Last Update: April 2012

Rocketry Units

Rocketry programmes in school use the construction, preparation, flight and recovery of model rockets as the motivation for students to learn about space exploration, the laws of motion, forces acting on objects in flight, predicting flight patterns (motion) using computer software, collecting data using altimeters, clinometers, stop watches and protractors and analysing this on graphs. Other topics such as trigonometry and circuitry can also be covered, as can, for higher level students, gravitational theory and the mathematical principles of "getting into orbit".

The subject matter fits neatly into all science and mathematics curricula, eg: Planet Earth and Beyond, Force, Motion, Flight, using instruments to collect data, presentation of data, experimenting by changing variables, and problem solving. Rocketry is also used by many schools in enrichment/accelerate/special needs classes, elective options and on school camps. All of the programmes are hands on learning activities which enable pupils to apply what they have learned to a practical real-life situation.

All rockets used by the pupils/chool are reusable and can be flown again with the requisite launching equipment.

Some example programmes that can be delivered:

Junior Rocket Scientist:

An intensive 10 - 12 hour programme teaching the above subject matter. During the course, each pupil constructs a parachute or streamer-recovered model rocket, flying it one or more times with a real solid-fuel motor. Depending on the rocket selected (kept by the student at the end of the session) and number of flights, cost to a group of 25: about \$55 each. Sample Course Outline
Each pupil builds the same larger rocket from a plan, using mathematics to construct some of the parts of the rocket. The shape of some of these parts is designed by the pupils themselves. The programme contains elements from the above subject matter. Rockets (kept by the students after the course) can be flown with higher impulse composite reloadable solid motors. Cost to a group of 20: about \$70 each.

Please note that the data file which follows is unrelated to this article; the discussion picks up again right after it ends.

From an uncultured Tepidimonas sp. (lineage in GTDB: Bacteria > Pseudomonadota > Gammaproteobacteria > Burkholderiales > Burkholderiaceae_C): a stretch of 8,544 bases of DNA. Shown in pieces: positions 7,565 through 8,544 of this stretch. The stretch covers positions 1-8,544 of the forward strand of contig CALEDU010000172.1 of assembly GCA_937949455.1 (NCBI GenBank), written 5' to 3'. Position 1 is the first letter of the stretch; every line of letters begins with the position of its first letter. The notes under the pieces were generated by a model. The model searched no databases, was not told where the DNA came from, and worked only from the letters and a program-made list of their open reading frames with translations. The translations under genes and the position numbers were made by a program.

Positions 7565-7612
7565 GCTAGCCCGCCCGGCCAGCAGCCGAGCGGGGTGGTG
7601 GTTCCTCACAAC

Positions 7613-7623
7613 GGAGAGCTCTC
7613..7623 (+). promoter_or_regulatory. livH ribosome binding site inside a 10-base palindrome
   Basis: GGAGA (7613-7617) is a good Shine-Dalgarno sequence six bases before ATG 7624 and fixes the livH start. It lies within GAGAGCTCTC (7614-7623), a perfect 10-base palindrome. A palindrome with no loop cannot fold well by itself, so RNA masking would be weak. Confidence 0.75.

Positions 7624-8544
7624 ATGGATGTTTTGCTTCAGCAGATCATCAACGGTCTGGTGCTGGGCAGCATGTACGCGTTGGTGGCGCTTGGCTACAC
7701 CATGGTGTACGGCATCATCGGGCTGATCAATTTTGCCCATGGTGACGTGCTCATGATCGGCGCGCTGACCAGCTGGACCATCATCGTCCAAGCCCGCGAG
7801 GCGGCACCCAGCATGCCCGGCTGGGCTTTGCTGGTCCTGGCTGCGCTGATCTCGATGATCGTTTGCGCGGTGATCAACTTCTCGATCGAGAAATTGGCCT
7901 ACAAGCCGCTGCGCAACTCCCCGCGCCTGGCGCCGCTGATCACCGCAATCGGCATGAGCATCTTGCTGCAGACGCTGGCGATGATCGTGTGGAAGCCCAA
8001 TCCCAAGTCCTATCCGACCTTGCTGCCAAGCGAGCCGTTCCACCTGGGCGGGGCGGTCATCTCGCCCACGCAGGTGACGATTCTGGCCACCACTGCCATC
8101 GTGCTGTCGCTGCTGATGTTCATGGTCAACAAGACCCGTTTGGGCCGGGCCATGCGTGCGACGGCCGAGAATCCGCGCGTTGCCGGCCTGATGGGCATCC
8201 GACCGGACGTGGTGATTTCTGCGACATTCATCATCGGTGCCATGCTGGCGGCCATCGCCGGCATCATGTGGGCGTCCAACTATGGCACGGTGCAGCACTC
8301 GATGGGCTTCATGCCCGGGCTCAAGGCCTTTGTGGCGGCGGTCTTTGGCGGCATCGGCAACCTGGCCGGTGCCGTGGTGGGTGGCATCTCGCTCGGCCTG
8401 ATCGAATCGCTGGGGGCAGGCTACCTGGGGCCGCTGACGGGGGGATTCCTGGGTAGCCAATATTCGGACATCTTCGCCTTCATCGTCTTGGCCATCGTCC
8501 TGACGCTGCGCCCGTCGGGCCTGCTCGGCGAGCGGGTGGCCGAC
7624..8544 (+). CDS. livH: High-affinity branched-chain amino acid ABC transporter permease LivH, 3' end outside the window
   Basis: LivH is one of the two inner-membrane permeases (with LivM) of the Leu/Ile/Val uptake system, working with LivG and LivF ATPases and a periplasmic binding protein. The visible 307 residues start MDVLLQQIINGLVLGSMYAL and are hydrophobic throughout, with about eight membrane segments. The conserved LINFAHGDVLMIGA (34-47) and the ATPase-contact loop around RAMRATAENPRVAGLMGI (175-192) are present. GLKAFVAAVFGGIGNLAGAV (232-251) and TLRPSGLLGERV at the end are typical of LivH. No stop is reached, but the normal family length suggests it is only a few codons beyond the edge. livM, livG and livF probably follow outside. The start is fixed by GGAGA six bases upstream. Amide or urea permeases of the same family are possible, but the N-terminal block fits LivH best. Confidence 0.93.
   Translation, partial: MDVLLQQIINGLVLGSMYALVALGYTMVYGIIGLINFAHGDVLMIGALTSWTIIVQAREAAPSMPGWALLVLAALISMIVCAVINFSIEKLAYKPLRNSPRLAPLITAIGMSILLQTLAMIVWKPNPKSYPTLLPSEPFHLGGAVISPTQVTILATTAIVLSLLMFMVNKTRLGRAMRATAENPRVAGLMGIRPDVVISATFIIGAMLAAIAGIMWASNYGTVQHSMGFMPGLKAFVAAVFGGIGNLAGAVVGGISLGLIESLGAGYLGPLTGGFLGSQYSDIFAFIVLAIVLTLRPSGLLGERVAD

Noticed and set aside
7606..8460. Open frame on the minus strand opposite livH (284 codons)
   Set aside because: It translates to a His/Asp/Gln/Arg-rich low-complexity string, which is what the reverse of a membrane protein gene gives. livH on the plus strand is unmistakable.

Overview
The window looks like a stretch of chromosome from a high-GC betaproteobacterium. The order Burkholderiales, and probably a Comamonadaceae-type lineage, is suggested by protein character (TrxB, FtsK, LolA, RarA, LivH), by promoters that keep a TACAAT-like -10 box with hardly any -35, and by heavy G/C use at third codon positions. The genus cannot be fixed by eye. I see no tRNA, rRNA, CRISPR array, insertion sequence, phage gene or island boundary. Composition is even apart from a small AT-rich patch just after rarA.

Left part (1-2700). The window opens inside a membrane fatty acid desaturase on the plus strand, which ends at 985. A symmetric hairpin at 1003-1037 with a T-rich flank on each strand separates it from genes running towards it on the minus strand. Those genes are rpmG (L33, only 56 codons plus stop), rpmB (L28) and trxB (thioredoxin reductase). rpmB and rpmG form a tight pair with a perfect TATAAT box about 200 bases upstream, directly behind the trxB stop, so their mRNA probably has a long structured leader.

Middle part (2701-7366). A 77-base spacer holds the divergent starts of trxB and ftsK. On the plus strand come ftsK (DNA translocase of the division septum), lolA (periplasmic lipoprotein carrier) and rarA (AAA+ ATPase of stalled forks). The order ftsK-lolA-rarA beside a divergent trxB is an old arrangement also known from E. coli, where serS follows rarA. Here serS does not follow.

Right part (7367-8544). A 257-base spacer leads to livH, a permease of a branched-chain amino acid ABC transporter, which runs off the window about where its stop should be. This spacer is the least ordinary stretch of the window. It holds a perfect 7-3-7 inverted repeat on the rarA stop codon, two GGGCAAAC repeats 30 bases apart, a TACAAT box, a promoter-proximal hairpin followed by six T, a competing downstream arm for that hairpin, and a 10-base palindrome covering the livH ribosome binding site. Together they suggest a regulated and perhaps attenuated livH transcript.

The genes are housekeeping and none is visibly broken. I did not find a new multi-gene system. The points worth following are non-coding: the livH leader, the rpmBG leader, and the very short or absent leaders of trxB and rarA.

Built around the activities of the characters in the book "The Rocket Boys" (October Sky), pupils experience the excitement and thrill associated with the investigation of the specific impulse of different types of rocket propellants, while building a scale model of the 'Miss Riley' rocket featured in the book. Cost to a group of 25: about \$65 each.
Junior Rocket Designer:
Pupils study and use geometry to make their own rockets. The design and creation of their space vehicle is a wholly individual effort. Designs are checked for feasibility and completed rockets tested for stability using a computer programme. Tuition from the above subject matter is part of the course. Cost to a group of 25: about \$65 each.
Space Shuttle Scientist (Junior):
Students learn about the Space Shuttle and principles of flight while building a small glider each, and one medium size rocket booster for each group/syndicate. The booster rocket will carry each of pupil's aircraft in a manner similar to the Space Shuttle. The booster rocket is recovered by parachute, the 'orbiter' glides back down to earth - an awesome spectacle. Again, the course contains elements from the subject matter above. Cost to a group of 30: about \$35 each.
Space Shuttle Scientist (Senior):
Students learn about space and the Space Shuttle, while building in teams, a large 1.5m high rocket booster and a 45cms wing span glider which is launched in the same manner as the Space Shuttle. Each member of each team has a specific part to build in the construction of the rocket and glider, and mathematical formulae are used in the construction of some parts. The course contains elements from the subject matter above. Cost to a group of 30: about \$45 each.
Alien Invasion:
Students study and build from a plan, a working model of a flying saucer. Pupils can use a computer programme to see how plan templates are constructed and also to predict how the spaceship might fly. Saucers are powered by a solid rocket motor and can be flown again to a much higher altitude using high impulse composite solid motors. Cost to a group of 25: about \$60 each.
Aqua-Roc:
Pupils receive tuition in the subject matter outlined above, while buliding , from plans supplied, a working model of a rocket using PET (softdrink) bottles. Students use a remote-controlled, high pressure launching system (up to 1000 kPa) to launch their rockets. Using trigonometry they observe and record the altitudes achieved, as they experiment by varying air and water usage for each flight. Cost to a group of 25 pupils: about \$36 each.
Approximate costs above include GST, tuition, demonstration materials, rocket motors, wadding and igniters, hand outs, rocket/glider/saucer kits, chemicals, plans, and all glues and assembly materials.

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